However Union citizens free movement is not an unfettered right to access social security systems across the EU, and the Directive allows member states to decide whether to allow access to benefits during the first three months of residence, or for a longer period in the case of job seekers. This is governed in the UK by The Immigration (European Economic Area) Regulations 2006 which implements Directive 2004/38/EC. For instance, after three months, the EEA national in the host Member State can only have a right to stay in the host country if they are economically active or have enough resources to be self-sufficient with sickness insurance to ensure they are not a burden on the host Member States social assistance system. Also since there is no restriction within the directive on Member States deciding whether to allow access to benefits during the first three months of residence or longer, Mr Cameron is able to amend the Regulations [subject to them being compatible with the EU treaties and in keeping with basic human dignity!] to meet his new measures for EU Citizens to be denied social assistance benefits for up to 4 years after arriving in the UK. This is despite his exaggerated claims of having to renegotiate treaties and possibly coming out of the EU in order to enforce such changes to access to the social security system for EU migrants!

Treaty Re-negotiation

Therefore, any such change to the provisions to deny benefits to EU migrants in the UK on a general basis would not directly violate EU law, specifically Regulation (EC) No 883/2004 on the coordination of social security systems as amended, or require any drastic treaty re-negotiations, provided that the measures implemented only apply to those EU migrants that cannot show a genuine link to the UK/pass a residence test.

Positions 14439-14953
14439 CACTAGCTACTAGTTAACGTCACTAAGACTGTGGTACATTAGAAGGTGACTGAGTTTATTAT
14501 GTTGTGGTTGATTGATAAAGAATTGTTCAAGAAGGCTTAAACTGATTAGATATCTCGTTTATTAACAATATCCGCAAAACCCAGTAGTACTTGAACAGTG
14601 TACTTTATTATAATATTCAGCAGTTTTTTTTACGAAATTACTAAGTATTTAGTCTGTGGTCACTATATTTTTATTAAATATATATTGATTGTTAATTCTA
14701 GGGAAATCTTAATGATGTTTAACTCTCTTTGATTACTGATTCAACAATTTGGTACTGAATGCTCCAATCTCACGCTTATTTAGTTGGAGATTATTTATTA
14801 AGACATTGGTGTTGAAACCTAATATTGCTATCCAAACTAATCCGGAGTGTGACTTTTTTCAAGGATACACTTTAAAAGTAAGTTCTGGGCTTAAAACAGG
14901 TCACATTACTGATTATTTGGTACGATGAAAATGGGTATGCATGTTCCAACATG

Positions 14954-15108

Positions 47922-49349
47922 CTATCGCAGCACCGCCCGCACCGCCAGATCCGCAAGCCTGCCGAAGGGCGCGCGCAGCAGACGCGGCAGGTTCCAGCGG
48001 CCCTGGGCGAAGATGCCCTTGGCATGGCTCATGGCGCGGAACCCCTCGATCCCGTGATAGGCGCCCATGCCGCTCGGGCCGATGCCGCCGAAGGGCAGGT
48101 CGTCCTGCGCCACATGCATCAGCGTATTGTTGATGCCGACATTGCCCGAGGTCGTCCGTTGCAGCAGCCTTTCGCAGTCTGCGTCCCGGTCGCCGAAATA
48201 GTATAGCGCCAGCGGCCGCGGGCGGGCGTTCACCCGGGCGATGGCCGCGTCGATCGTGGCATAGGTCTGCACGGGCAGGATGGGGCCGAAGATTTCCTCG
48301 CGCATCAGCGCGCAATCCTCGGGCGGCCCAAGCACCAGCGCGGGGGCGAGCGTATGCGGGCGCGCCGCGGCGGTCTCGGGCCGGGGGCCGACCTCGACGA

Legal Considerations

It is clear that the judgement in Dano v Jobcenter Leipzig (C-333/13) has legal significance and to consider it’s impact on the flow of EU migration to the UK it would require an understanding of the cases that have gone before it and settled a number of questions in regard to access of social assistance by EU citizens in host states, such as: Abdirahman and Ullusow v Secretary of State for Work and Pensions [2007] EWCA Civ 657 – where the CJEU assessment of the case concludes that a Member State can restrict the right of economically inactive Union citizens from accessing it’s social assistance system; the Supreme Court case of Patmalniece v Secretary of State for Work and Pensions [2011] UKSC 11 – where the Supreme Court held that the restriction to access non-contributory cash benefits such as State pension Credit can be refused to certain EU migrants and it was justified to discriminate certain migrants in view of the importance of protecting the UK from what the Advocate General in Trojani v Centre Public d’Aide Sociale de Bruxelles [2004] 3 CMLR 38, para 18 described as “social tourism”; and in the case of Pensionsversicherungsanstalt v Peter Brey [2013] EUECJ C-140/12 – where the CJEU decided that the principle of proportionality must be exercised in considering individual circumstances when making a decision to refuse an EEA national from accessing State benefits on the basis of their right to reside.

It has been abundantly clear that over the course of 2014 high on the government’s agenda has been the issue of access to benefits for EEA Nationals in the UK, and since these judgements, and in particular in Brey C-140/12, they have had an effect on the government’s politicking around Immigration and the EU. For instance it was only after the ruling in the Brey case that the European Commission’s infraction proceedings based on their requests to the UK to end discrimination of EEA nationals in the UK in relation to their right to access all social benefits, was narrowed to only questions on access to child tax credit and child benefits. Therefore it is evident that the European Commission is taking a milder approach towards the UK in regard to the UK’s general discrimination of EEA Citizens based on a right to reside condition. The need to assess cases on their individual merit is key but the recent politicking and the language of the courts in Dano do not assist genuine EEA National workers and may pose a serious threat to their free movement rights and protection. It may lead to further discriminatory measures claimed to be in the interest of protecting the UK from the ‘benefit tourists’ and cause unintended damage to the UK economy by discouraging hard working EEA Nationals from migrating to the UK.